We also find intelligence, intuition, and a person’s potential development in wood. You need a good foundation of knowledge to have strong intuition. These qualities represent the yin and yang elements in the energy of wood.

There is already a defined potential, similar to the tree at the start of its development. This means that as long as the tree is given enough space and nutrients, it will develop into whatever it was meant to be. This is the energy of wood, potentially becoming whatever it is intended to become under the right conditions. We can see this in children as they grow. The proper upbringing and education allow the child to evolve into what is deep within them.


Fire is the ascending movement. In other words, fire is the energy/movement constantly rising toward the sky, top, or peak. Its momentum is always upward, pushing it beyond where it began. It must continuously reach new heights, or it will deteriorate. It’s similar to starting a campfire. As long as there is fuel, the fire will continue to burn and stretch from the first spark that ignited the wood. However, putting something on top of the campfire will quell it or even put it out if there is too much on top. As a result, the fire requires space to expand/ascend. It must be constantly fueled, or it will eventually consume itself.

Fire is the ascending movement. In other words, fire is the energy/movement constantly rising toward the sky, top, or peak. Its momentum is always upward, pushing it beyond where it began. It must continuously reach new heights, or it will deteriorate. It’s similar to starting a campfire. As long as there is fuel, the fire will continue to burn and stretch from the first spark that ignited the wood. However, putting something on top of the campfire will quell it or even put it out if there is too much on top. As a result, the fire requires space to expand/ascend. It must be constantly fueled, or it will eventually consume itself.

Fire is also what cleanses and makes things possible to come back from the ashes/be reborn. For example, everything has been burned to the ground after a raging forest fire. However, plants grow back from the ash, and even new plants that did not exist are allowed to take root and grow there. Even the animals and insects return, taking up residence and flourishing. Fire can burn away old things and allow new things to enter. This also implies that fire is the element of heat, light, life, and illumination. Fire illuminates the darkness and reveals what was previously unseen. Fire is what rises to the sky and, as a result, has a good perspective of the earth while also being able to shine on everything below.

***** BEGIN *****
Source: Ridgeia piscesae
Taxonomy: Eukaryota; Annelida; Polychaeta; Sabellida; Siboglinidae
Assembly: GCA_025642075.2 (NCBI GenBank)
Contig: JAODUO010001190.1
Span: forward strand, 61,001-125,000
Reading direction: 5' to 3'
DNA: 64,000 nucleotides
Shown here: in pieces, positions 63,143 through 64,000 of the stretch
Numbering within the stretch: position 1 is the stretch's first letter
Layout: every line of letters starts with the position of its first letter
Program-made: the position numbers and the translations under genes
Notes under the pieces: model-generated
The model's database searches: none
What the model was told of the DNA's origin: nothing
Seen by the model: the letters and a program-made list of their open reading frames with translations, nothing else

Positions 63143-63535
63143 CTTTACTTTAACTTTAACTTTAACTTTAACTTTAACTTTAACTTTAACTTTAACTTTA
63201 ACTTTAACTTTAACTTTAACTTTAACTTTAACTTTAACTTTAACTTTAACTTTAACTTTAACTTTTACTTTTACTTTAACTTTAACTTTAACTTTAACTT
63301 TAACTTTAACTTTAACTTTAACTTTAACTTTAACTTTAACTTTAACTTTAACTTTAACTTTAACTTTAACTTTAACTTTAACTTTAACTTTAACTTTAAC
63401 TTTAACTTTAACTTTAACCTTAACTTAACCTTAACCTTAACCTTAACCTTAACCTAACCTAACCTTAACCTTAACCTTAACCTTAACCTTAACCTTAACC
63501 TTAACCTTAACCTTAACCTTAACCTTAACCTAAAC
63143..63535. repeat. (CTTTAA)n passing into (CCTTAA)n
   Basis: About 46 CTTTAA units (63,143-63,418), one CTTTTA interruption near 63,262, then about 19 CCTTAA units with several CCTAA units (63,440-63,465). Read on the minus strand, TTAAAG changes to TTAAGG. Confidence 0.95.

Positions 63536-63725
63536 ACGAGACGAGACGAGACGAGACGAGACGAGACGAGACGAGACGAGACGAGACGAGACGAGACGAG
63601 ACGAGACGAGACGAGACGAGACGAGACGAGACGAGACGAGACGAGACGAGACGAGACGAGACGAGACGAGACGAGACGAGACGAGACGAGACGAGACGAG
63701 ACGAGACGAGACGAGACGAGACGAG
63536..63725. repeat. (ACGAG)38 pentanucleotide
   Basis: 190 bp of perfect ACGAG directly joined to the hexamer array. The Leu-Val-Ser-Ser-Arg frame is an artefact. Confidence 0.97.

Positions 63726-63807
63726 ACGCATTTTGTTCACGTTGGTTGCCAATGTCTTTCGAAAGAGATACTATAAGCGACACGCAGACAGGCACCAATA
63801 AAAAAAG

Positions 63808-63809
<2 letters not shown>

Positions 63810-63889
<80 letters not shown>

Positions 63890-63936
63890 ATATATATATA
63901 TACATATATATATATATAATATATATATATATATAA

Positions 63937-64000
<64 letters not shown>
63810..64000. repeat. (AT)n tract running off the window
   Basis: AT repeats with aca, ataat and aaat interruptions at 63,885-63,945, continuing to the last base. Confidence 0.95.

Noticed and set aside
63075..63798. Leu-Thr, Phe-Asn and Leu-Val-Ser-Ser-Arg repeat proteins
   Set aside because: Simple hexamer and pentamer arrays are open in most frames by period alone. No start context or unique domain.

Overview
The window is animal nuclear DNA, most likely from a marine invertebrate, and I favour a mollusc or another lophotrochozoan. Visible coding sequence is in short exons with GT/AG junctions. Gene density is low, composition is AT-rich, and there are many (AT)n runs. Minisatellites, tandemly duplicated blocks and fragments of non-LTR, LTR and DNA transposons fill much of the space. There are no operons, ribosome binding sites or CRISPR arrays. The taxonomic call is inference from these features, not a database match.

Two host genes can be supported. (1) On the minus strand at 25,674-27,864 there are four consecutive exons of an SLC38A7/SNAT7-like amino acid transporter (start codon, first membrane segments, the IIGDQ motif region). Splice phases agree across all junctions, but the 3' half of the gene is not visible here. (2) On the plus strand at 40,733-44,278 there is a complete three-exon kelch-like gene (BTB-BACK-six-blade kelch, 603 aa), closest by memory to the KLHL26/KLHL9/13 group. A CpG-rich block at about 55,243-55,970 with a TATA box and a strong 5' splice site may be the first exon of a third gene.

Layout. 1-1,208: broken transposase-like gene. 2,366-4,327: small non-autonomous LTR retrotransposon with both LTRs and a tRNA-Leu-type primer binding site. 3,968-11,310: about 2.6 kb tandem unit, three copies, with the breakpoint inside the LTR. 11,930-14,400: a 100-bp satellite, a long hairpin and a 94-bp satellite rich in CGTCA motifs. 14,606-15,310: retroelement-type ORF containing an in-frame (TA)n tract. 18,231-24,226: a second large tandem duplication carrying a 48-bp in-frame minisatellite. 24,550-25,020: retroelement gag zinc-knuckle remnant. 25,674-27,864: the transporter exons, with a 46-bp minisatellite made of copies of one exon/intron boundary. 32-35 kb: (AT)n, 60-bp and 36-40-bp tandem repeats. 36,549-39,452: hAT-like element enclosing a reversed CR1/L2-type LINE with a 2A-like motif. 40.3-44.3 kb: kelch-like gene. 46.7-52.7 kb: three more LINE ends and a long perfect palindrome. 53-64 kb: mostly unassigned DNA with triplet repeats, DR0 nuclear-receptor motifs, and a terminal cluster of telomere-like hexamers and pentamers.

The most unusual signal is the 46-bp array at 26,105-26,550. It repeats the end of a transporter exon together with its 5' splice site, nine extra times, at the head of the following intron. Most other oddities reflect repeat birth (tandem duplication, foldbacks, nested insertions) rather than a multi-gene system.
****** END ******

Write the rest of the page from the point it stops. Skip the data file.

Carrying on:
The sun is also made of fire! It is the center of attention in the blue sky, shining down with all its intensity and power on the earth. Nothing in the atmosphere is more captivating than the sun. Even on cloudy days, the sun’s heat will eventually burn through and cast its light on what lies beneath. The sun can be used as a compass as well. We know it rises in the east in the morning, sets in the west in the evening, and points south at noon. It’s a little more complicated than that, but in short, the sun always points us in the right direction and illuminates the path.


The earth element is the movement that stabilizes and moves from outside to inside. Earth is a movement/phase/energy that condenses inwards. It is the element that allows for sowing and harvesting. Earth represents the intellectual work that will be done or obtained later. Earth energy is the ability to plan and discern what is required.